ESXi Host Memory States – Ballooning

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ESXi Host Memory States – Ballooning

To check for ballooning you can either open ESXTOP or the vCenter Performance Graphs.

VMware ballooning is a memory reclamation  technique used when and ESXi host is running low on memory. You should not see balloning if your hosts is performing like it should. To understand ballooning we would have to take a look at the following picture:


Ballooning in short is a process where the hypervisor reclaims  memory back from the virtual machine. Ballooning is an activity that happens when the ESXi host is running out of physical memory. The demand of the virtual machine is too high for the host to handle.

Lets take a high level example:

  1. Inside a virtual machine you start an application. For instance PROPHET
  2. PROPHET as an application will ask the guest operating system (in this case windows) for memory. Windows will give it memory and map it from the virtual memory -> guest physical memory 
  3. what happens next is that the hypervisor sees the request for memory and the hypervisor maps guest physical memory -> host physical memory
  4. Now everything is perfect. You play PROPHET for a few hours. And then you close it down.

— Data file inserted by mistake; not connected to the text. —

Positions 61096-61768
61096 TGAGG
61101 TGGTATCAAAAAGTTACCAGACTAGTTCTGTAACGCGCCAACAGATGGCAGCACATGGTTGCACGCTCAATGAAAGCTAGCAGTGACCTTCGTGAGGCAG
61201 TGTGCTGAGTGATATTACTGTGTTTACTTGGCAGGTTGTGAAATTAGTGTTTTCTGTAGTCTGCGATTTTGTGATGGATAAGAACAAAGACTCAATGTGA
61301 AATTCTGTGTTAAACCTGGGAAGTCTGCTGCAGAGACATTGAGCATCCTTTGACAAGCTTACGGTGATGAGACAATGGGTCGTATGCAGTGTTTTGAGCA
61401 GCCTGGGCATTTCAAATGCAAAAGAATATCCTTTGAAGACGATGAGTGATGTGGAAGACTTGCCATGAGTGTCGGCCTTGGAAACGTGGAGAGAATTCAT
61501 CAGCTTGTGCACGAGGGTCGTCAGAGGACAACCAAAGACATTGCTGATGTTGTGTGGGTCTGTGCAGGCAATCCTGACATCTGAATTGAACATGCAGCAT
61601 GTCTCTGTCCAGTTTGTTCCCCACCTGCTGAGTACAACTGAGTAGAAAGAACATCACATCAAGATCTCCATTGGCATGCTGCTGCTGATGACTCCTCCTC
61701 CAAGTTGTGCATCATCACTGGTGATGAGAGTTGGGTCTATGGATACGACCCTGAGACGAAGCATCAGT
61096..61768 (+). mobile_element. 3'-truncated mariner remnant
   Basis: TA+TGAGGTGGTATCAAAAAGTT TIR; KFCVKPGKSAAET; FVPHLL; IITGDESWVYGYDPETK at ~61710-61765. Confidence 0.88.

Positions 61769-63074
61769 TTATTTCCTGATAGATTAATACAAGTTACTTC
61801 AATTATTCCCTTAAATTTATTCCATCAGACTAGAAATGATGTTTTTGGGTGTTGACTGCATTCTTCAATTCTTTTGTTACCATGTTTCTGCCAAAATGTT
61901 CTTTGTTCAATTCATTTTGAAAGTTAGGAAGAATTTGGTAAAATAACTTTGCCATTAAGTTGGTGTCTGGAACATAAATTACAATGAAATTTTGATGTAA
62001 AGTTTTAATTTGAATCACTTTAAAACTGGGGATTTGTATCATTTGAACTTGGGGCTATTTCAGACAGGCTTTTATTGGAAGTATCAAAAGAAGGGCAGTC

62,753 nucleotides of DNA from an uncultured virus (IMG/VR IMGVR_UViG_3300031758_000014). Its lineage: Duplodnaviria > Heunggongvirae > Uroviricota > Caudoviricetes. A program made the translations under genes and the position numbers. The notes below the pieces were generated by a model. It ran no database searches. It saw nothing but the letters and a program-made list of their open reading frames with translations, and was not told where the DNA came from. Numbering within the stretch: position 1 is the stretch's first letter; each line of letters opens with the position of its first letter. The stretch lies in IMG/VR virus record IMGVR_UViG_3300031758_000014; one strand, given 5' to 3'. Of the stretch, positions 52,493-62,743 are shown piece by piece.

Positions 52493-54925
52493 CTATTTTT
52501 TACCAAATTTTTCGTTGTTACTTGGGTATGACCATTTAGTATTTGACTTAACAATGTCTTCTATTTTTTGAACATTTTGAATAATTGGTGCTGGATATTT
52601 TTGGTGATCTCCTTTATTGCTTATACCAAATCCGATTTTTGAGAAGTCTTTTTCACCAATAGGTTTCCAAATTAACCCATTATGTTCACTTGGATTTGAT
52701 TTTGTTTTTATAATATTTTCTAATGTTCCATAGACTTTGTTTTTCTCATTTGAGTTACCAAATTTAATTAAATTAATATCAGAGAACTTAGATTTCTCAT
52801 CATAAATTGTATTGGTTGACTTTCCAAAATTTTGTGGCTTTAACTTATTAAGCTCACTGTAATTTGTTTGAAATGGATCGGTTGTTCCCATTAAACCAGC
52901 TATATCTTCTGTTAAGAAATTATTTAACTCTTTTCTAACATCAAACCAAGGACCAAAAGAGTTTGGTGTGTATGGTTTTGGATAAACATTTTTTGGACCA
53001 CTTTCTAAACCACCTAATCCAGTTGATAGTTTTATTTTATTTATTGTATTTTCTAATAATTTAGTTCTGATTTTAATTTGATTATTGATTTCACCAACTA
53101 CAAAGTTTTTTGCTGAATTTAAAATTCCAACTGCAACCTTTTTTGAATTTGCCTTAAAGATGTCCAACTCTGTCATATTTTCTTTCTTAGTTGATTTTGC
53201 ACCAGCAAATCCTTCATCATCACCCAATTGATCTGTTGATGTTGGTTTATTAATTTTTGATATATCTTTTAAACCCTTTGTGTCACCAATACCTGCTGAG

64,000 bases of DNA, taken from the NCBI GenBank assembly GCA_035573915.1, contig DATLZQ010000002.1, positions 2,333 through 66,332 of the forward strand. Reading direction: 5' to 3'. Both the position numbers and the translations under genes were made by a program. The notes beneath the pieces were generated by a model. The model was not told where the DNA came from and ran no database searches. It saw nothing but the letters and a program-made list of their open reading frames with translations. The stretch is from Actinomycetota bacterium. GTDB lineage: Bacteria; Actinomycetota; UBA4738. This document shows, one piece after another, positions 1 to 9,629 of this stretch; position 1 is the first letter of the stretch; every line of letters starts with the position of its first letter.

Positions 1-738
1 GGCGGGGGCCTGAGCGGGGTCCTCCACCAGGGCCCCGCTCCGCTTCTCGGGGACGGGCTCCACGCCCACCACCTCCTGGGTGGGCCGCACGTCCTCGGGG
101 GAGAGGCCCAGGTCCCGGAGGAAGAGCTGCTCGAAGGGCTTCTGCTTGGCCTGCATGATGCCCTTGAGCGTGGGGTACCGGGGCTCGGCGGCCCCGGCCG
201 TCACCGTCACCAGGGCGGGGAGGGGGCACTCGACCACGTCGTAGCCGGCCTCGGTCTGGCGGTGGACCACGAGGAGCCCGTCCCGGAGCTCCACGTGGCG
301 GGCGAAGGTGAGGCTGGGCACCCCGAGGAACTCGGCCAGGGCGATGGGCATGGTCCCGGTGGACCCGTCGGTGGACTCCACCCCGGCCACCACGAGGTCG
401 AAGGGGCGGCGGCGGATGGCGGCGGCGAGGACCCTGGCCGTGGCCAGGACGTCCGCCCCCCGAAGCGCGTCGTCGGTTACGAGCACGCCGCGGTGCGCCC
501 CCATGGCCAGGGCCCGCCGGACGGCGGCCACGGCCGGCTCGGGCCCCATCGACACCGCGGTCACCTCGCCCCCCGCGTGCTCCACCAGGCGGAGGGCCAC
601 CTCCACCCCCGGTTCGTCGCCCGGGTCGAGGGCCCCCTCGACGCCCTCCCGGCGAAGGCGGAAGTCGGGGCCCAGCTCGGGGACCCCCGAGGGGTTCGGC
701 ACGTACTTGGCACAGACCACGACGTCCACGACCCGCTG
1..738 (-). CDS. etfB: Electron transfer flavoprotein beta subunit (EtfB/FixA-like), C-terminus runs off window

5. When you close PROPHET the guest operating system will mark the memory as “free” and make it available for other applications. BUT since the hypervisor does not have access to Windows’ “free memory” list the memory will still be mapped in “host physical memory” and putting memory load on the ESXi host.
  6. This is where ballooning comes into place. In case of an ESXi host running low on memory the hypervisor will ask the “balloon” driver installed inside the virtual machine (with VMware Tools) to “inflate”
  7. The balloon driver will inflate and because it is “inside” the operating system it will start by getting memory from the “free list”. The hypervisor will detect what memory the balloon driver has reclaimed and will free it up on the “host physical memory” layer!

The balloon driver can inflate up to a maximum of 65%. For instance a VM with 1000MB memory the balloon can inflate to 650MB. The way to avoid ballooning is not to uninstall the balloon driver but to create a “Memory Reservation” for the virtual machine. In case of full inflation for this particular VM the result is the hypervisor gets 650MB memory reclaimed. The downfall of this is that you risk your VM to do Guest OS Swapping to its page file! Just remember page file swapping is better than hypervisor swapping. Hypervisor swapping happens without the guest operating system is aware of it. Page file swapping it is the OS that decides what pages to swap to disk!



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